He is also called Raffaellino della Colle or Raffaello dal Colle. Raffaellino was a pupil of Raphael, whom he is held to have assisted in the decoration of the Farnesina and of the stanze in the Vatican Palace. After Raphael's death, Raffaellino continued working in the Vatican, helping complete the Sala di Constantino though now under the direction of Giulio Romano. After the 1527 Sack of Rome, like most of Romano's studio and most of the foreign art community, Raffaellino and other artists dispersed through Italy, most returning to their home cities. Rafaellino went to Città di Castello, near his birthplace, where he painted altar-pieces for the principal churches, which are now mostly to be found in that town's Municipal Art Gallery. He also worked in Borgo San Sepolcro. He worked for the service Duke Della Rovere in Urbino from 1539 to 1543. He also worked with Girolamo Genga, decorating the Camera dei Semibusti, Sala della Calunni, and Cabinet of Hercules of the Villa Imperiale of Pesaro for Francesco Maria I della Rovere, Duke of Urbino. In Perugia, he worked at the Rocca Paolina (1540). In 1536, Vasari commissioned from Raffaellino some ephemeral street decorations to celebrate the entry of Charles V into Florence.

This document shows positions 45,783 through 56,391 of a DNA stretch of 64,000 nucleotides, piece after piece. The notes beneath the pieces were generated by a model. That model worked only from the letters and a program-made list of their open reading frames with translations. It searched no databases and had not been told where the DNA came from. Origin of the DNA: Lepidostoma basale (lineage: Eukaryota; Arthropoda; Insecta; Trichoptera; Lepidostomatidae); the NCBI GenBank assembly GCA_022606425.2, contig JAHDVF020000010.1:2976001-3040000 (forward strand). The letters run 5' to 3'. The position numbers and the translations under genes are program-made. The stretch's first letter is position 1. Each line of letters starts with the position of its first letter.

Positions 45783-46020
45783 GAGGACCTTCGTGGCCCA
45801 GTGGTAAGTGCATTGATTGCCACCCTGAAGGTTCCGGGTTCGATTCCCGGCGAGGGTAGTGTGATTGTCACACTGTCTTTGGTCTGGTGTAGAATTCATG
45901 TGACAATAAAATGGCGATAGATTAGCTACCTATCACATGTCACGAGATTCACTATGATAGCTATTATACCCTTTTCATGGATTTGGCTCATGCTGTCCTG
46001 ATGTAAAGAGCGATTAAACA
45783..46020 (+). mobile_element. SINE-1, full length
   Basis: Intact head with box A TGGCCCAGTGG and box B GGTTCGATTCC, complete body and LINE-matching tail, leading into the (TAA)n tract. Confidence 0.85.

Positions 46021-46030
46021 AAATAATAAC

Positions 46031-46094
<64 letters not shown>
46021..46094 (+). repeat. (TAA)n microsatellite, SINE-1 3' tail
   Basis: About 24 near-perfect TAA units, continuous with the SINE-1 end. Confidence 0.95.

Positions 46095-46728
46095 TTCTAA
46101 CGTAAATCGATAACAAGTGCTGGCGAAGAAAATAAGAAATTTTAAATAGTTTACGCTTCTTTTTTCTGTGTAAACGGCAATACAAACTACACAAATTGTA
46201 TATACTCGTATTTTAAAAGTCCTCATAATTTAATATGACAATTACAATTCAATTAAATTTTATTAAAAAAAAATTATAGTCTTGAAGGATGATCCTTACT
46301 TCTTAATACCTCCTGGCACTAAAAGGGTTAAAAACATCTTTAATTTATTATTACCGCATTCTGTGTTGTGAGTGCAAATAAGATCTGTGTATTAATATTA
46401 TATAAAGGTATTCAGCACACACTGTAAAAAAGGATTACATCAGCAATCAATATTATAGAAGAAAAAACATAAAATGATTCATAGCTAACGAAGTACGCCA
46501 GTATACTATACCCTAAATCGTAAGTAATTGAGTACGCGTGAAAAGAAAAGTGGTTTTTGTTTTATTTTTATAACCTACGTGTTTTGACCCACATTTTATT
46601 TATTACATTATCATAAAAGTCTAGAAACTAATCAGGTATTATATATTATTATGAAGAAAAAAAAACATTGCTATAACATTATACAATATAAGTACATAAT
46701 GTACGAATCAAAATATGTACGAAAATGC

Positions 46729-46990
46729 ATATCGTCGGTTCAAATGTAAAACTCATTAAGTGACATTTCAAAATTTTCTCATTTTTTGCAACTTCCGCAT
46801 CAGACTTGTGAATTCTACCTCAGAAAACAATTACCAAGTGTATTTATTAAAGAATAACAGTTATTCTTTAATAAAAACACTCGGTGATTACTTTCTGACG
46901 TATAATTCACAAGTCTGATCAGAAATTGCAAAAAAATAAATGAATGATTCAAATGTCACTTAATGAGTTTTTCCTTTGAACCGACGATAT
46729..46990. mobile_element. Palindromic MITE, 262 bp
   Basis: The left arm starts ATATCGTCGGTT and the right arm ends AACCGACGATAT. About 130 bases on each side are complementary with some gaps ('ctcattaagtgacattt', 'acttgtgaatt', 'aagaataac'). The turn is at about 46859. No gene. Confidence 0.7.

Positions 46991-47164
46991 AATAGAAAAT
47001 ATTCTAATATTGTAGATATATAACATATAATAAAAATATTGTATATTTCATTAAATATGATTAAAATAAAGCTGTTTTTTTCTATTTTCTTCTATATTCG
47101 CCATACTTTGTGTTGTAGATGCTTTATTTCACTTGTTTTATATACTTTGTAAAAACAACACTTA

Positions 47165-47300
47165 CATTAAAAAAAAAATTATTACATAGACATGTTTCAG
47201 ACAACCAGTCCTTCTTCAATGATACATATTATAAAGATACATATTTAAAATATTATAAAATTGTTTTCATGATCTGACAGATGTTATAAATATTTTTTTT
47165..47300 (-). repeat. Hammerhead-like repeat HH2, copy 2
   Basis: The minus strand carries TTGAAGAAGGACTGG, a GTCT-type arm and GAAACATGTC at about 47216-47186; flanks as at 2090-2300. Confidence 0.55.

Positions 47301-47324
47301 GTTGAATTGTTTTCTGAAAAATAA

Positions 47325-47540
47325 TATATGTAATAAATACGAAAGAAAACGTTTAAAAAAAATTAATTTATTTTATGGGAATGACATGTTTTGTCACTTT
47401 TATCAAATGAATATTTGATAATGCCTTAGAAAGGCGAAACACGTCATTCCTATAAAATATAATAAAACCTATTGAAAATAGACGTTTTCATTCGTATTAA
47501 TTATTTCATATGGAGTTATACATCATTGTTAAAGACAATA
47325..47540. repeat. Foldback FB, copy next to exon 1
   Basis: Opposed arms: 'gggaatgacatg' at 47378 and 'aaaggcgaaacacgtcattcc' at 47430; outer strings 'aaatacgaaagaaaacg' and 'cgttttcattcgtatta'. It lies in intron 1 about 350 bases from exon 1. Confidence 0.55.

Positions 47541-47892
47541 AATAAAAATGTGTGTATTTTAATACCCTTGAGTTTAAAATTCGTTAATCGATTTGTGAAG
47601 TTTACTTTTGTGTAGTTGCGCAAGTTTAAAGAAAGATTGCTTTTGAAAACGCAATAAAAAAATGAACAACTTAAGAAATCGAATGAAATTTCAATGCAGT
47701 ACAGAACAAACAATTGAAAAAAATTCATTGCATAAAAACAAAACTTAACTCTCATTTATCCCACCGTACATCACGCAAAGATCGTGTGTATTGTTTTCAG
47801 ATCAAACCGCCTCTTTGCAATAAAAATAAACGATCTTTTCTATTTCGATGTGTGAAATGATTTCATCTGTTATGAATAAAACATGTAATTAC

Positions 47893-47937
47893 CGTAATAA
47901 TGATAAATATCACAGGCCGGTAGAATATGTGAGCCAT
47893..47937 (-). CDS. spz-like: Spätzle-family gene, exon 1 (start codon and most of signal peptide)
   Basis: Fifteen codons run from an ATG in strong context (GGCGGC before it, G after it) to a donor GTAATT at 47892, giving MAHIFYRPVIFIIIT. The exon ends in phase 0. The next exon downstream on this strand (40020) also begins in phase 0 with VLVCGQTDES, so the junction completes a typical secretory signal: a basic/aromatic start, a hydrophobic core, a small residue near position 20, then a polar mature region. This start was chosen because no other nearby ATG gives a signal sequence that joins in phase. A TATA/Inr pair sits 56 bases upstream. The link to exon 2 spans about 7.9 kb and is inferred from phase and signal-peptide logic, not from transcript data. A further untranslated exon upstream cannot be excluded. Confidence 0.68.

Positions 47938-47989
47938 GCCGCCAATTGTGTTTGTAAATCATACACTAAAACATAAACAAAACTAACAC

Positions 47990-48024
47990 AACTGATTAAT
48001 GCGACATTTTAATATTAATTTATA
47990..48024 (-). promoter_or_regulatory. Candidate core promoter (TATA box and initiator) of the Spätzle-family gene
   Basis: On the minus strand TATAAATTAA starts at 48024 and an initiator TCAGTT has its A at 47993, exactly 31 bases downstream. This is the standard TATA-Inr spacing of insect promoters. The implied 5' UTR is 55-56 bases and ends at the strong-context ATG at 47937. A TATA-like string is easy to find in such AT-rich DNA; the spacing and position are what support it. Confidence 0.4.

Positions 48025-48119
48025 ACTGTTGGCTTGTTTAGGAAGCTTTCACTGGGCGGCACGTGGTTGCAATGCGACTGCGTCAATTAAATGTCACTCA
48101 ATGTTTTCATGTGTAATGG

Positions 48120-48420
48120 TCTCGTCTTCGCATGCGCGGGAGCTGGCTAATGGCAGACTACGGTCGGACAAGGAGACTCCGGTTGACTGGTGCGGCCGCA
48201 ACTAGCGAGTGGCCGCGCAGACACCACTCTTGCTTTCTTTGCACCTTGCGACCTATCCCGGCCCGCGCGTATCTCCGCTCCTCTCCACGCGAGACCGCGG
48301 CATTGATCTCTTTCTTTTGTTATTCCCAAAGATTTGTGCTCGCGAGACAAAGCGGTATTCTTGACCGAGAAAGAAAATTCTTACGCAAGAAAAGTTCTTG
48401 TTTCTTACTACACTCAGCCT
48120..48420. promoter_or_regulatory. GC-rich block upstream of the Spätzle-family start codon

- public domain: Chisholm, Hugh, ed. (1911). "Della Colle, Raffaellino". Encyclopædia Britannica. Vol. 7 (11th ed.). Cambridge University Press. p. 965. This article incorporates text from a publication now in the
- Freedberg, Sydney J. (1993). "Painting in Italy, 1500-1600". Pelican History of Art. Penguin Books Ltd. pp. 263–4.
- Chieli, Francesca (2005). "Città di Castello". Itinerari d'Arte e di Storia. Elemond. pp. 31–35.
- Casa Cappellino
- Istruzione storico-pittorica per visitore le chiese e palazzi di Castello, Volume 2; by Giacomo Mancini; Tipografia Baduel, Perugia (1832); page 76-77.